dispute, have no legal right to be heard by a panel.
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(C) Effect of WTO Agreements in the EU
European Court of Justice (ECJ) has stated that WTO agreement is not
capable of having direct effect in the EU.
However, a private individual may invoke WTO Agreement bejore ECJ
(European Court of Justice) in four ways:
1. An action for annulment under 263 TFEU according to which an
individual may request the ECJ to review the legality of an act of Union
institutions if the act is of direct and individual concern to them.
2. An action for failure to act under 265 TFEU against inaction by EU
institutions if an individual can establish that EU institution has failed to
address to him any act other than recommendation or opinion.
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(C) Effect of WTO Law in the EU (2)
3. An action for damages under article 340(2) TFEU which states:
„In the case of non-contractual liability, the Union shall, in accordance with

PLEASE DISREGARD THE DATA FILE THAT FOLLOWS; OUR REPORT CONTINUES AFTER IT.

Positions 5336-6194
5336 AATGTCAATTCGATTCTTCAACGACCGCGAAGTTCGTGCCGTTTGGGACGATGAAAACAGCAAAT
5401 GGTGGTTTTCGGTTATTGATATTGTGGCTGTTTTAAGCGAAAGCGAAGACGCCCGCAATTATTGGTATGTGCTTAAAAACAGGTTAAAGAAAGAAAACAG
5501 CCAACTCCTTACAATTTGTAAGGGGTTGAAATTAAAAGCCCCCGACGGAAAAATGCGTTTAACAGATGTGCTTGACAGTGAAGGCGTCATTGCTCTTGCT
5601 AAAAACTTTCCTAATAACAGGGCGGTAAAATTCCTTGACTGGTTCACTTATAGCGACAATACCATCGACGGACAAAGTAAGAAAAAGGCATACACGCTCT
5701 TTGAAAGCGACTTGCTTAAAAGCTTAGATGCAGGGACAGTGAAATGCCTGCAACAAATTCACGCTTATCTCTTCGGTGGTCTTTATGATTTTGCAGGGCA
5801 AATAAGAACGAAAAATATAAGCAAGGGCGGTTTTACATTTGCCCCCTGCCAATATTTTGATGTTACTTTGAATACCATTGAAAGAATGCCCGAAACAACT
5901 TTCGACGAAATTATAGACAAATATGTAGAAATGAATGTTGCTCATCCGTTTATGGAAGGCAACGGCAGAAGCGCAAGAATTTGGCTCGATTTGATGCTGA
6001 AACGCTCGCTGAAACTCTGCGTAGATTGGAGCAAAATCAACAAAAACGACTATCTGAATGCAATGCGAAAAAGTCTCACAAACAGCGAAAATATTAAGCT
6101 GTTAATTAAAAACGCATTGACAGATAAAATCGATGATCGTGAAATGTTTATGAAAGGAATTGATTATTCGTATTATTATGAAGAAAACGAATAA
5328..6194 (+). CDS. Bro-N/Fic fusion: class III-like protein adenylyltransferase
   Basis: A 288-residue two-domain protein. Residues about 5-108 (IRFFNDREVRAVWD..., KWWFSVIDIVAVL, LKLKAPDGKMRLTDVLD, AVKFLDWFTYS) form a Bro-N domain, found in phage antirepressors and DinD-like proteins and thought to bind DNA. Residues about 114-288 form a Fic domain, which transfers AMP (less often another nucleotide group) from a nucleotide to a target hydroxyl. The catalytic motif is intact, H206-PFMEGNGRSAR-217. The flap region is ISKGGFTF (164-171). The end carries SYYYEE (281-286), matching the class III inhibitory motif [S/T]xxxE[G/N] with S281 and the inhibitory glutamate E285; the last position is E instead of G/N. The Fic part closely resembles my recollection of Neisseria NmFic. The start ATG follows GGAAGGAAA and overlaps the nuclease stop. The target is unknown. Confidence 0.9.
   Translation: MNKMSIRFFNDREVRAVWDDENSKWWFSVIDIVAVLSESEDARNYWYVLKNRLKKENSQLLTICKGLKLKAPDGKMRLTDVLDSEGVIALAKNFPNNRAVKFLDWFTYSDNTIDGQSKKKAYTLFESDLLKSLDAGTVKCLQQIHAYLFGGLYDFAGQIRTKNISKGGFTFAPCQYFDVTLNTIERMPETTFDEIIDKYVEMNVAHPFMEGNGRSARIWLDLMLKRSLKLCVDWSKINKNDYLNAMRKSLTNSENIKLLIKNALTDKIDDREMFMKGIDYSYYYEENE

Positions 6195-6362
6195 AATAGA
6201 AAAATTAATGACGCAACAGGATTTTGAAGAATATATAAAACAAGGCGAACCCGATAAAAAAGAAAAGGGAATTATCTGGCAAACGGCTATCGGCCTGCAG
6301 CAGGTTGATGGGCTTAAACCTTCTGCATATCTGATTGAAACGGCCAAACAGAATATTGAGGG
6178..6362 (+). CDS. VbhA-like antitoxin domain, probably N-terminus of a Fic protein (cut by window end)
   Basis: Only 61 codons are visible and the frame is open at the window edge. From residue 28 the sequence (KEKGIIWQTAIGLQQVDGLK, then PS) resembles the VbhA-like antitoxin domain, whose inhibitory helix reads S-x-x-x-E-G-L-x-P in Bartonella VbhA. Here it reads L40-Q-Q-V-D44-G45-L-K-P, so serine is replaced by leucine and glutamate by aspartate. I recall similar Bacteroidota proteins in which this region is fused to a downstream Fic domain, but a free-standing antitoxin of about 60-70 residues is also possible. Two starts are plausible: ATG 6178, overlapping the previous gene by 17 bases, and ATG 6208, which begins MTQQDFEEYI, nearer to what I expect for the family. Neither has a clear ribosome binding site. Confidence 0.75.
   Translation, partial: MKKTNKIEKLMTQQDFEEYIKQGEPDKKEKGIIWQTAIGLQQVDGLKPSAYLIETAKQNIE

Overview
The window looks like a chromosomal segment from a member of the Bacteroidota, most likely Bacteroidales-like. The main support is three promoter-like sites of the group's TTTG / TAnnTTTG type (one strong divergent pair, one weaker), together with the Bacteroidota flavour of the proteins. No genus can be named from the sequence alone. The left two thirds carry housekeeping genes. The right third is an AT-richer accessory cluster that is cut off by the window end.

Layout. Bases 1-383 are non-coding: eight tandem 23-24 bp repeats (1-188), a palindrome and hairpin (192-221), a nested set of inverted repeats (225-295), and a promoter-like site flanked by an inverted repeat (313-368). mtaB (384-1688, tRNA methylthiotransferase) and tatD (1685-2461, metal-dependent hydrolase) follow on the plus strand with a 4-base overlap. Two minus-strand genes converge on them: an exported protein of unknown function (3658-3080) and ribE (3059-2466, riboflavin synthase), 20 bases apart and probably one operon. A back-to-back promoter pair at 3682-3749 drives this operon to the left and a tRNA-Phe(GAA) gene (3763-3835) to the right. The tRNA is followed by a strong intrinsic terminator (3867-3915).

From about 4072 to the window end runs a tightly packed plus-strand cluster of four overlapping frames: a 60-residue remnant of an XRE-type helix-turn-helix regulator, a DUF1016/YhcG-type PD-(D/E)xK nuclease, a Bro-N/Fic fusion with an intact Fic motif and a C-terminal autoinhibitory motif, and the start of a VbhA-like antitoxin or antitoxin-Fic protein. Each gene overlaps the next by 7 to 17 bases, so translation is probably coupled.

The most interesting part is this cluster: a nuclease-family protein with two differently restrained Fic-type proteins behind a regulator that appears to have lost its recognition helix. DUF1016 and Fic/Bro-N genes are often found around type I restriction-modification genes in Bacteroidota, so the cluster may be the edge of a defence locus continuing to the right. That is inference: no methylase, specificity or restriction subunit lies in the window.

the general principles common to the laws of the Member States, make good
any damage caused by its institutions or by its servants in the performance
of their duties.”
4. Raise the question of the validity of acts of Union institutions before the
national court which will then, under article 267 TFEU, request the ECJ to
give a preliminary ruling on that subject.
In article 263 TFEU, it is stated that the ECJ shall review legality on grounds of
lack of competence, infringement of an essential procedural requirement,
infringement of the Treaties or of any rule of law relating to their application, or
misuse of powers.
Individuals who seek to invoke the provisions of the WTO Agreement may benefit
from these four procedural routes only if the WTO Agreement is among the rules
in the light of which the ECJ reviews the legality of acts of the Union institutions.